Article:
Trent Alexander-Arnold’s future at Liverpool may lie in central midfield, according to Graeme Souness.
The right-back, who has provided 12 assists for the Premier League champions this season, stepped into midfield and picked out Naby Keita in the build-up to Sadio Mane’s opener in Sunday’s 2-0 win over Aston Villa.
It was just the latest example of the 21-year-old’s ball-playing prowess, and while Souness feels Jurgen Klopp may be reluctant to move him away from the right-back spot immediately, the Sky Sports pundit believes Alexander-Arnold could slot into midfield in future.
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“I think the boy could play anywhere in midfield,” Souness said on Sky Sports. “He started out as a central midfield player and then saw an opening at right-back.
“You would be reluctant to take him away from where he is because a large part of Liverpool’s attacking play comes from him and [Andrew] Robertson. They have high energy levels, and when they get into the last third, they can deliver.
“Looking at it now, you’ve just won the league, you are the current European and world champions, so if it ain’t broken, why try to fix it?
“But the modern defender today, at the top clubs, has to be able to take the ball and play and deliver in the final third, so why not?”
Heskey: Midfield is Trent’s natural position
Emile Heskey, meanwhile, believes Alexander-Arnold’s experience of playing as a midfielder in Liverpool’s academy has served him well at right-back and means he would have little trouble adapting to midfield at senior level.
“If you were to ask him, he would be more than happy to play in midfield because that is, I would say, his natural position,” the former Liverpool striker said on Sky Sports.
“He gets more space in the wide areas and then you see the passing range that he has. But that passing range has obviously been built up over the years playing in central midfield.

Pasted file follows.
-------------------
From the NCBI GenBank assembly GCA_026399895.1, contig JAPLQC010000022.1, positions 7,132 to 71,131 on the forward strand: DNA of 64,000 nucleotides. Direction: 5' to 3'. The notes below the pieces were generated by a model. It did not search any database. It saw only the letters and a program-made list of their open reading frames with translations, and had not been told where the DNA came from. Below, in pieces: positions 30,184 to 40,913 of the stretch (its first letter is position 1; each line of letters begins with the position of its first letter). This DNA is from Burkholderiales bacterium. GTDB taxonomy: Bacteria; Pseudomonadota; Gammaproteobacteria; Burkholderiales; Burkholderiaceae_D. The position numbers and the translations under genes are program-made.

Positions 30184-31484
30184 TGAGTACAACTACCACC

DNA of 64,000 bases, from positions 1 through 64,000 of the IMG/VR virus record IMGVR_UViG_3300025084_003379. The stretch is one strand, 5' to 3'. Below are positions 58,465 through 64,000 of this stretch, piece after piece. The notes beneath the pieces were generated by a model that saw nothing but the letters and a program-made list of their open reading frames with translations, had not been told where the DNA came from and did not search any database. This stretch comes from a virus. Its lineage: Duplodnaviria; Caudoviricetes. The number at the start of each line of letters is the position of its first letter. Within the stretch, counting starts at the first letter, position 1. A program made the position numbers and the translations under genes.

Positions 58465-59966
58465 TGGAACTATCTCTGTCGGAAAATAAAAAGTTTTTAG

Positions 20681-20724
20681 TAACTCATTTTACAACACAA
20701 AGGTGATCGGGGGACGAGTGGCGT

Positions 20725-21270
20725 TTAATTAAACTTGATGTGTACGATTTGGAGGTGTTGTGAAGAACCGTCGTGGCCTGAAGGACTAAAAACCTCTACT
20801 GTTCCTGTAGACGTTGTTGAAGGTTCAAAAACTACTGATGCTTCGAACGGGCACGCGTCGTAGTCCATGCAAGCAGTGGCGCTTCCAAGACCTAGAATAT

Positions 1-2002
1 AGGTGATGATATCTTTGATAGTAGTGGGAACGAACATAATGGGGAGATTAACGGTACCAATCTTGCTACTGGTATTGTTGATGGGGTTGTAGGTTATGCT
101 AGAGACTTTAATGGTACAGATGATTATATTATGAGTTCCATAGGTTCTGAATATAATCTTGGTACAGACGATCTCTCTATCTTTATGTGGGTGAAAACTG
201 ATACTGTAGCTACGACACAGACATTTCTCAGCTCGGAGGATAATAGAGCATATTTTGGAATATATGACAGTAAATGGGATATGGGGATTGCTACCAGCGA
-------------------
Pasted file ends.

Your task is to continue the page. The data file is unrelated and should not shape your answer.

“His decision-making probably comes from having less time when he was in central midfield. He’s had to be aware of what’s going on around him.”
“It’s a different game in there,” added Souness. “You are dodging bullets and elbows are up.
“If he’s full-back, he knows nothing is coming [to his right] when he receives the ball.
“Full-back is a very different position and you get plenty of time there to have your first touch, get it out of your feet and get your head up.
“But he’s as good as anyone when he gets a chance to deliver.”
Alexander-Arnold’s creativity in stats
There is certainly plenty of evidence to suggest Alexander-Arnold has the qualities to thrive in central midfield.
The passage of play leading to Mane’s opening goal at Anfield on Sunday was not the first occasion that he is drifted inside from the right flank and the statistics underline his creativity.
His total of 12 assists this season is second only to Kevin de Bruyne in the Premier League, while he ranks third behind the Belgian and Aston Villa’s Jack Grealish for chances created (79).
Alexander-Arnold ranks second for expected assists, which measures the quality of chances created, and he’s in the same place for what Opta define as ‘big’ chances created. No player in the Premier League has made more passes into the opposition box.
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